yards [549 m]. There was insufficient room on the formation to provide a bicycle track for the station agent to reach the points (which still had to be opened and closed by hand) and the cost of moving fences and providing more fill was considered excessive. Accordingly, arrangements were made in August 1959 for the IP Way at Napier to transfer an old pull trolley to the station agent. This three-wheel machine, fitted with the early turned wood spoke wheels, was still in use in the mid-eighties, but its fate when the station closed is unknown.

In the fifties Hastings staff relieved at Paki Paki at least one day each week, along with emergencies plus sick and annual leave as required. Train and bus services were inconvenient, so they cycled out and were paid travelling time plus a bicycle allowance. They weren’t keen on cycling along a busy highway, particularly at night, so in November 1953 the local branch of the Amalgamated Society of Railway Servants asked to have a motor trolley provided. This was approved, but spare trolleys were scarce and it’s unclear if or when it appeared.

To be continued.

Photo captions –

Top: Paki Paki in late 1986, after the station building had been removed.
Rails

Right: The north end of Paki Paki crossing loop photographed around 1990, shortly before the station closed. Paki Paki was still generating a small amount of traffic, with some wagons having been lifted earlier in the day.
Gavin Sowry

[www].railmodel,org.nz NZ MODEL RAILWAY JOURNAL   DECEMBER 2002   31

STATION FILE

Paki Paki

Part four

Kevin Crosado

IT WAS WET IN 1897, damned wet. The rain started on Good Friday and two days later the Ngaruroro River broke its banks at Fernhill, eight kilometres north-west of Hastings. Floodwaters spread over the entire plain. At Paki Paki the approaches to the existing bridges south of the station were washed out, as was part of the formation just north of the station yard. The adjacent land was flooded to a depth of more than a metre.

In the clean-up that followed, the two existing bridges (renumbered 203 and 204 a few years later) were renewed and considerably lengthened while a new bridge (No 108A, renumbered 205 early in the new century) was erected at the site of the formation washout. When the freezing works was built, this new bridge was widened to take the private siding (with the extension numbered 205A) and later loop extensions brought it within station limits.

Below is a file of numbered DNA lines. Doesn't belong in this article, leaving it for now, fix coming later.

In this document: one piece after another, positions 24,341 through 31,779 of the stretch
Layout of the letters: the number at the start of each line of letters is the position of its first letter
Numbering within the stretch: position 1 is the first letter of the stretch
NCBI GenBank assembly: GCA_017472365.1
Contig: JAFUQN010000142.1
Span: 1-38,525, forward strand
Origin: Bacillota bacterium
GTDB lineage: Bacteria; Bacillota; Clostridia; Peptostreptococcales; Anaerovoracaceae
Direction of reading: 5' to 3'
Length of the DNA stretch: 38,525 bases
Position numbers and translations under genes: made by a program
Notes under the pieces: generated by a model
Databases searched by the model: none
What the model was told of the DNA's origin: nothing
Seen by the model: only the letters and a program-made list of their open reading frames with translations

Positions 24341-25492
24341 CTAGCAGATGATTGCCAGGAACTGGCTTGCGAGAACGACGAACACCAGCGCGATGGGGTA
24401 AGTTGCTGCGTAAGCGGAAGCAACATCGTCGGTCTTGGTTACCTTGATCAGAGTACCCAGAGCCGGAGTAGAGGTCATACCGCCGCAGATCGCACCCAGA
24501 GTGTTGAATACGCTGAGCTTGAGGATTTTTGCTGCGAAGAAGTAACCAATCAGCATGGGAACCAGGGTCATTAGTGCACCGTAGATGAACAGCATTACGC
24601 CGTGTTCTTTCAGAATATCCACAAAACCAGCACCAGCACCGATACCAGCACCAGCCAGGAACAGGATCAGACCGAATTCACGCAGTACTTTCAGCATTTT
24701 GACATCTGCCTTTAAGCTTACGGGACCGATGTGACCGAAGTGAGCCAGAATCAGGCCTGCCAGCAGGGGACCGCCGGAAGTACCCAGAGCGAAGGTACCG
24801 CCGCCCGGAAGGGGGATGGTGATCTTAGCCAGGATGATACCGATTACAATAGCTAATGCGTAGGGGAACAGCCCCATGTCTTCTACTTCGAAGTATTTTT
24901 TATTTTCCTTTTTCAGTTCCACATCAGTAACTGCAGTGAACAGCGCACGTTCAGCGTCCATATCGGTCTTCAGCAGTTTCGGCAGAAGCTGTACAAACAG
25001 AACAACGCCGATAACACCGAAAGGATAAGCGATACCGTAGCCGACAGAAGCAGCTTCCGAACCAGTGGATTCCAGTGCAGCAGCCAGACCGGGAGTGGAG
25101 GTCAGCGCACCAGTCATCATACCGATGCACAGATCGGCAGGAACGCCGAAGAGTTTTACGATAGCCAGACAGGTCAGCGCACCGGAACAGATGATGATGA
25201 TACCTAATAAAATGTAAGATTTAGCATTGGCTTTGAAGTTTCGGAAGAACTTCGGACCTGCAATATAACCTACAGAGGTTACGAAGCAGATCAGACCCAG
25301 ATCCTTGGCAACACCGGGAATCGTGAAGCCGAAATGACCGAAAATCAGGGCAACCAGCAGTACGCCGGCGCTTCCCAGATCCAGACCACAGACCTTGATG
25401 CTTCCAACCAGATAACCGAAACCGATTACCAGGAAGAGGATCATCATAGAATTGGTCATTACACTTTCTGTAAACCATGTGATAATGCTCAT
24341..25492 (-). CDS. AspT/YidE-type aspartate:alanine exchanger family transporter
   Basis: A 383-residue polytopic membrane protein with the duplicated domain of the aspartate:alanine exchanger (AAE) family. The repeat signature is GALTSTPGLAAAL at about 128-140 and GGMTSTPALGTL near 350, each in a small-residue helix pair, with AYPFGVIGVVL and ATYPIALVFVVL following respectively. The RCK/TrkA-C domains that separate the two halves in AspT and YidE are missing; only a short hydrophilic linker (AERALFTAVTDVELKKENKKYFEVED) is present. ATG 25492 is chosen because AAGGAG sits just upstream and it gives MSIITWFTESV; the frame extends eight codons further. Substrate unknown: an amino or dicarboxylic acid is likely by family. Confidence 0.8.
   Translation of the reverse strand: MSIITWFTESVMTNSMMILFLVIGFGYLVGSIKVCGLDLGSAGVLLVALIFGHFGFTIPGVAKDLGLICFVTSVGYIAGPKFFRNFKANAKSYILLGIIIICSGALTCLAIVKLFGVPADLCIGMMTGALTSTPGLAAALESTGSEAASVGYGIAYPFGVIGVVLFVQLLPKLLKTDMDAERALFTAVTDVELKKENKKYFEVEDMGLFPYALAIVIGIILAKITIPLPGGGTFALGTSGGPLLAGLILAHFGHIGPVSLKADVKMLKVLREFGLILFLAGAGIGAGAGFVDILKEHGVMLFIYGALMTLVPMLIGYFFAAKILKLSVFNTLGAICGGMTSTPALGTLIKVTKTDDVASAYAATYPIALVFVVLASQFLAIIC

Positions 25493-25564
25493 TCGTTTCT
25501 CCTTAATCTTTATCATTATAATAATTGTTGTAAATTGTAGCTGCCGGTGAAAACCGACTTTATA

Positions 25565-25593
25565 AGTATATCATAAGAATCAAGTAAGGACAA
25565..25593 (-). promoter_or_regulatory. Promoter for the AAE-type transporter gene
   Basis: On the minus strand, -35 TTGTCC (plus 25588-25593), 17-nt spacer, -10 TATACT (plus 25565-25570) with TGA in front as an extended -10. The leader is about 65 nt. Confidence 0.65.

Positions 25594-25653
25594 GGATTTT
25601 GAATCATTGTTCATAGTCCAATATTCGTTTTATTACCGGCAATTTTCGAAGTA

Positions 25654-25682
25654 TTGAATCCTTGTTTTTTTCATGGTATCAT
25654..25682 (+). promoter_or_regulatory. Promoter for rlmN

River protection works prevented further flooding. Bridge 205/205A never passed any significant volume of water, while the stream from the Opapa area flowing under bridges 203 and 204 never rose more than a metre. By the early 1930s all three bridges were in poor condition. All the piers in bridge 203 required renewal, as did most of the piers in bridge 204 (two had been renewed in 1929). The decking on bridge 205 was considered a fire risk.

Accordingly, in 1936 the timber bridges 203 and 204 were replaced by shorter steel structures. The 25.2 metre, four-span, bridge 203 was renewed as two six-metre rolled steel spans. The 55.6 metre, nine-span, bridge 204 was renewed as a 6.7 metre rolled steel span flanked by a pair of 6.3 metre spans. Bridge 205 was replaced by a concrete pipe culvert. Bridge 204 still exists, but 203 has gone, presumably replaced by a culvert.

References

Archives New Zealand

R, R3, W2278, 04/1516. Application for private siding access near Paki Paki.
R, R3, W2278, 09/803. Paki Paki Brick & Lime Coy’s Private Siding.
R-W3, 2091. Paki Paki – Station yard and Building.
R-W3, 10857. Bridge No 205 Napier Line.
R-W3, 15394. Paki Paki Waterservice.
R-W3, 18725. Paki Paki – Loading bank for Amner Lime Coy.

NZ Railway & Locomotive Society Archives

DTM Wgtn 4154/7. Paki Paki Lime.
CCE 4881 Pt 1. Bridges Wgton Dist General.
CCE 23137/25. Bridge Renewal Programme – Wgtn Dist.
ECG Fletcher, ‘Spit to Paki Paki’, NZ
Railway Observer, No 139
ECG Fletcher, ‘Spit to Paki Paki’, NZ
Revisited’, NZ Railway Observer, No 232

Top: No 915, Monday to Saturday Napier Palmerston North goods, headed by K.909 waits on the main line at Paki Paki in 1960.
Bob Hepburn

28   NZ MODEL RAILWAY JOURNAL   FEBRUARY 2003

Bridge 205 sketched by the Wellington-Foreman of Works about April 1912.

R-W3, 10857 [Archives New Zealand/Te Whare Tohu Tuhituhinga O Aotearoa, Head Office, Wellington]

 

Bridge No 205 @ Paki Paki

[..] centre beam added

[www].railmodel.org.nz   NZ MODEL RAILWAY JOURNAL   FEBRUARY 2003   29

Top: Pier and corbel detail on bridge 204 at Paki Paki.

Centre: Top View of bridge 204 and its walkways, looking towards Paki Paki.

Bottom: Detail of the wooden ballast guard and end pier on bridge 204. A neighbourhood accountant supervises the photographic operations.

All views taken in Winter 1975.

Three photographs: Kevin Crosado

30   NZ MODEL RAILWAY JOURNAL   FEBRUARY 2003

Original digital file

SankoPJ2164_PakiPakiRailway.pdf

Business / Organisation

Pakipaki Railway Station

Date published

2000-2003

Format of the original

Magazine articles

Creator / Author

  • Kevin Crosado

Publisher

NZ Model Railway Journal

Acknowledgements

Published with permission of Author and publisher

People

  • John Carruthers
  • Derek Cross
  • Albert Percy Godber
  • Bob Hepburn
  • Thomas Ronanyne
  • Gavin Sowry

Accession number

481539